$1B to Build Large Embassy in Pakistan
May 29, 2009 · Posted in Foreign Policy
After befriending Iraqis by building a humongous US embassy in Baghdad for close to $1 billion, it is now time to expand this thoughtful spending to Pakistan – U.S. undertakes Iraq-scale embassy project in Pakistan:
ISLAMABAD, Pakistan — The U.S. is embarking on a $1 billion crash program to expand its diplomatic presence in Pakistan and neighboring Afghanistan, another sign that the Obama administration is making a costly, long-term commitment to war-torn South Asia, U.S. officials said Wednesday.
The White House has asked Congress for – and seems likely to receive – $736 million to build a new U.S. embassy in Islamabad, along with permanent housing for U.S. government civilians and new office space in the Pakistani capital.
In Pakistan, however, large parts of the population are hostile to the U.S. presence in the region – despite receiving billions of dollars in aid from Washington since 2001 – and anti-American groups and politicians are likely to seize on the expanded diplomatic presence in Islamabad as evidence of American “imperial designs.”
“This is a replay of Baghdad,” said Khurshid Ahmad, a member of Pakistan’s upper house of parliament for Jamaat-e-Islami, one of the country’s two main religious political parties. “This (Islamabad embassy) is more (space) than they should need. It’s for the micro and macro management of Pakistan, and using Pakistan for pushing the American agenda in Central Asia.”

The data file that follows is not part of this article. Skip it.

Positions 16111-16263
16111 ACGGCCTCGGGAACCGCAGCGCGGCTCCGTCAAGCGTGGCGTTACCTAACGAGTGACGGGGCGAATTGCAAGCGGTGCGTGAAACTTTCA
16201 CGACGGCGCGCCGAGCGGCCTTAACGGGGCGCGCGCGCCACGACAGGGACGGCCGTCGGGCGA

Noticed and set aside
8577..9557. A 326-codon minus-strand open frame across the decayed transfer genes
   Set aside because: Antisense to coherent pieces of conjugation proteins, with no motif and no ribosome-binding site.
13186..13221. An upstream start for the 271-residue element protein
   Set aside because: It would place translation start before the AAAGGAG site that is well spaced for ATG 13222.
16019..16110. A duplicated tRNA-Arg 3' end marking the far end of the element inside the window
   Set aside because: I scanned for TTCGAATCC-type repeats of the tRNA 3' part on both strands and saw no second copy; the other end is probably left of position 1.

The fact that the US economy is imploding and shortages are emerging left and right does not seem to bother these gentlemen:
A senior State Department official confirmed that the U.S. plan for the consulate in Peshawar involves the purchase of the luxury Pearl Continental hotel. The official spoke on the condition of anonymity because he wasn’t authorized to speak publicly.
The Pearl Continental is the city’s only five-star hotel, set in its own expansive grounds, with a swimming pool. It’s owned by Pakistani tycoon Sadruddin Hashwani.
The insanity behind this never ending spending spree is surreal. But taken aside all the resources that will be squandered while infrastructure and the economy in the US continue their decay, the foreign policy and national security implications of continuing to try and police the world like this will be far more severe.
We are in the process of creating another Iran, as I explained already:
In 1979, the inevitable occurred. The political pendulum swang where it had to swing. Radical extremists, backed by the revolutionary spirit of the populace, and lead by the popular Ayatollah Khomeini, took power in a sweeping subversion. He promised change. And things did change, unfortunately not for the better.
Thanks to US foreign policies we are right now able to observe a buildup toward the same kinds of radical subversions in other middle eastern countries. Don’t ever let it be said that no one warned against the inevitable blowbacks of an ongoing US support of the Pakistani military and nation building efforts in Afghanistan.